Driving the old van again transported me back to when I first joined the Company. I'd been happy with Alwyn and Edgar, sharing their cosy flat, talking, laughing, solving the problems of the world. They were, I realised with a shock, the first gay couple I'd ever known, the first real friends, the first people with whom I felt totally relaxed and free to be myself. I liked them both and felt guilty at leaving the Company, worried about the new job, and so miserable at giving up acting it felt as if my heart was being torn out.

I think the most worthwhile human occupation is Public Art, which is another name for entertainment whether it's writing, dancing, painting, making music, or acting. By worthwhile I mean entertainment that amuses, informs, and stimulates ideas for the improvement of the human condition, by positing an alternative universe where things are better arranged. In this way it gives respite to burdened spirits, and the impetus to go on.

But to be a good entertainer required sacrifices I wasn't prepared to make. I needed financial security. I had to be able to refuse roles I deemed not artistic, and I couldn't sacrifice all my interests simply to excel at one. Also, I wanted to be the judge of my own worth. An entertainer has to please the critics, not himself, or he's out of a job. And perhaps the most important objection of all is that I hated wasting sunny days in a dark, cold theatre. I've always been a child of the sun.

The real Edinburgh Festival features grand orchestras, ballet companies, operatic ensembles, famous theatrical companies, and famous solo performers. The 'Fringe' is about alternatives; new and challenging works or ways of looking at old ones. Among the scores of offerings that year were poetry reading while dancing to bongo drums, a play extemporised from shouted audience suggestions, a living sculpture exhibition, patron participation in the production of expressionist painting, jazz on skipping ropes… and dozens of similarly fascinating and bizarre productions. The competition for audiences was fierce.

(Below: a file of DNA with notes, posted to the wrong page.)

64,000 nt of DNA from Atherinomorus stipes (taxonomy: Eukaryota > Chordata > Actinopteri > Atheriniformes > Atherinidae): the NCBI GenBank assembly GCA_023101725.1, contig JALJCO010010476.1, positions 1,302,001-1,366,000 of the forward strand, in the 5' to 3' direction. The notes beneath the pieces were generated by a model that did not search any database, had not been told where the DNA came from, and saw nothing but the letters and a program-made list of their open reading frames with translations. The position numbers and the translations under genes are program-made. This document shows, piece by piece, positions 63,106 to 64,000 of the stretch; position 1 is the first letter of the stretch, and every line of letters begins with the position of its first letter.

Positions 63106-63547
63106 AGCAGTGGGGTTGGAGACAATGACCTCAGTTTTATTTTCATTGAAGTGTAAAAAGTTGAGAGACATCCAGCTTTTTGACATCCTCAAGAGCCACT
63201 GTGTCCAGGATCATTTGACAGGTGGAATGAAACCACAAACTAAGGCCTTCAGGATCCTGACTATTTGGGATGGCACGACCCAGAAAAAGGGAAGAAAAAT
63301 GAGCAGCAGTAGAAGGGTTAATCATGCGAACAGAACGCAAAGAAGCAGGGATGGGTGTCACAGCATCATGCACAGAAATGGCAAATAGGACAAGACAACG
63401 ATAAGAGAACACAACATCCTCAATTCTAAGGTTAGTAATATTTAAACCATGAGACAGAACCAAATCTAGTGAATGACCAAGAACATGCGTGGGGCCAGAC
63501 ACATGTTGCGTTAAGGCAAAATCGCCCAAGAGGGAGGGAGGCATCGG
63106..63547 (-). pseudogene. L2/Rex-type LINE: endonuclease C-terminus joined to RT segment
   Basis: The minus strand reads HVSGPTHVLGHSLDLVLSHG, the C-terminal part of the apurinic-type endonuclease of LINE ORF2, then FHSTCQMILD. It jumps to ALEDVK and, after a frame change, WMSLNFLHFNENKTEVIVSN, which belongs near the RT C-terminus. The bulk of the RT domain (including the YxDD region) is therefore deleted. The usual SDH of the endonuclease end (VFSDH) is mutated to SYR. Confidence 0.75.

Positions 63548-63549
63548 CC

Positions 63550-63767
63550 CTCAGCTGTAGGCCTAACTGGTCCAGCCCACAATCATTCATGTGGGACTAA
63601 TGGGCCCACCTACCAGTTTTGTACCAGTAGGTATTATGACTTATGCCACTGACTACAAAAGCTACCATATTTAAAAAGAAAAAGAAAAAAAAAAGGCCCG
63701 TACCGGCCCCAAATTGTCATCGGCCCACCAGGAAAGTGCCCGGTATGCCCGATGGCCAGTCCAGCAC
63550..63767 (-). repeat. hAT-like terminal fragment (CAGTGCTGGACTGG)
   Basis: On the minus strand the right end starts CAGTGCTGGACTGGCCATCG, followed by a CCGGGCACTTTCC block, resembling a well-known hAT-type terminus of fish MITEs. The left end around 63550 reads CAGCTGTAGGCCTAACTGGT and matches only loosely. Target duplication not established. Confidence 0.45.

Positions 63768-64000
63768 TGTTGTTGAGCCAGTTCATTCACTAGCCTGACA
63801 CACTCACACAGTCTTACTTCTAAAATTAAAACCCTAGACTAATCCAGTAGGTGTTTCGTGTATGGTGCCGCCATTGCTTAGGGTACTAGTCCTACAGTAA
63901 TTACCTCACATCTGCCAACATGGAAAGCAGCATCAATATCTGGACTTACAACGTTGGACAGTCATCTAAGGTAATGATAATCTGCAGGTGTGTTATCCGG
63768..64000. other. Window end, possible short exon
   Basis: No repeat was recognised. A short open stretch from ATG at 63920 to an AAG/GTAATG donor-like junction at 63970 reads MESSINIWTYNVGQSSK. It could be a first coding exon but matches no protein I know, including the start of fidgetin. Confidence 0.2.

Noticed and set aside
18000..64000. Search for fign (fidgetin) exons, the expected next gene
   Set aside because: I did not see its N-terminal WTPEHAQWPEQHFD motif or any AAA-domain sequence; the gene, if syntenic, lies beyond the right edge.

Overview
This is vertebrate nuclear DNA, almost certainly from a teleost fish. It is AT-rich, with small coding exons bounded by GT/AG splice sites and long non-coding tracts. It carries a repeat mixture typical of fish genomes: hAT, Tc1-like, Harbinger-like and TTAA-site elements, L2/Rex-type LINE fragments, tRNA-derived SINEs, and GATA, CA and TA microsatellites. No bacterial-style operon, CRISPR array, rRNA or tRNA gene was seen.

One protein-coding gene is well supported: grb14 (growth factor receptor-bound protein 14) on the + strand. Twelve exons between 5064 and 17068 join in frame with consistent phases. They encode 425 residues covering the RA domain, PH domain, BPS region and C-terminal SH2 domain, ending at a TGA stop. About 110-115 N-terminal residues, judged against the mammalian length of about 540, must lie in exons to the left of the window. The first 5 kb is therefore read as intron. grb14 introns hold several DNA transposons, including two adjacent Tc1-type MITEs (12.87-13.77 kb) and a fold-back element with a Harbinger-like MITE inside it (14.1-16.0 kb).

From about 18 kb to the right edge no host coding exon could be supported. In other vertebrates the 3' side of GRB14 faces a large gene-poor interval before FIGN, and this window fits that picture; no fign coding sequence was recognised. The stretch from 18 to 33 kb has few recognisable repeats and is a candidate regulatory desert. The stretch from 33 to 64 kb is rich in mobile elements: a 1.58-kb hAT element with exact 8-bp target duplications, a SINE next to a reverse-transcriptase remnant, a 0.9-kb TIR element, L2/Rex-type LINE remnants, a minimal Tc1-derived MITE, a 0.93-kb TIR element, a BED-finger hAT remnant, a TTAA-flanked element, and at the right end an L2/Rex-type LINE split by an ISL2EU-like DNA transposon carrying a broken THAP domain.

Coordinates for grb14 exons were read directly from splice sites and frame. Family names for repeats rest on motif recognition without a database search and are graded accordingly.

Macbeth in chain mail G-strings was pretty bizarre but was it oddball enough to attract interest? … Alwyn held up one of our flyers ready to be distributed - a photo of me taken from behind; apparently naked with sword raised and the words: "Macbeth – Naked Lust for Power".

"Macbeth and Banquo were Warlords,' he said quietly before our first run-through. "Scotsmen frequently went into battle naked, so…" he looked at the actor playing Banquo. I knew what he'd planned, it was I who put the idea into his head, but the short, chunky actor playing Banquo shook his head.

"If they both wear G-strings the Warlords will be confused with Nobles," Alwyn stated. "There's a nude ballet down at the Haymarket. Don't you want an audience?" Banquo caved in on condition he was naked only in the first scene where we'd just finished a battle. He refused to believe that I felt more relaxed before an audience naked than dressed. But then he wasn't me.

The performing space was a small, amphitheatre type lecture room on the ground floor of a tertiary education institute. Five semicircular tiers of seats looking down on an acting area about twelve paces across, could seat a hundred. It would be an intimate experience, but I was used to that. Our portable set concealed the electrics and sound and provided entrances and exits. Lighting was full strength spots with straw filters, creating strong, warm highlights, deep shadows, stark contrasts, and discrete acting areas. Scene changes were indicated by very short blackouts that barely interrupted the flow.

Bodies oiled and polished till they glistened, we presented our final rehearsal to a long-haired representative of the Fringe committee, who stamped our permit, said something about us looking like "well-oiled cogs in the machinery of state", handed us stickers to paste over the flyers proclaiming our production to be 'adults only', and left. It was a relief as rumours of Scottish Puritanism were rife and we'd almost expected to be refused permission.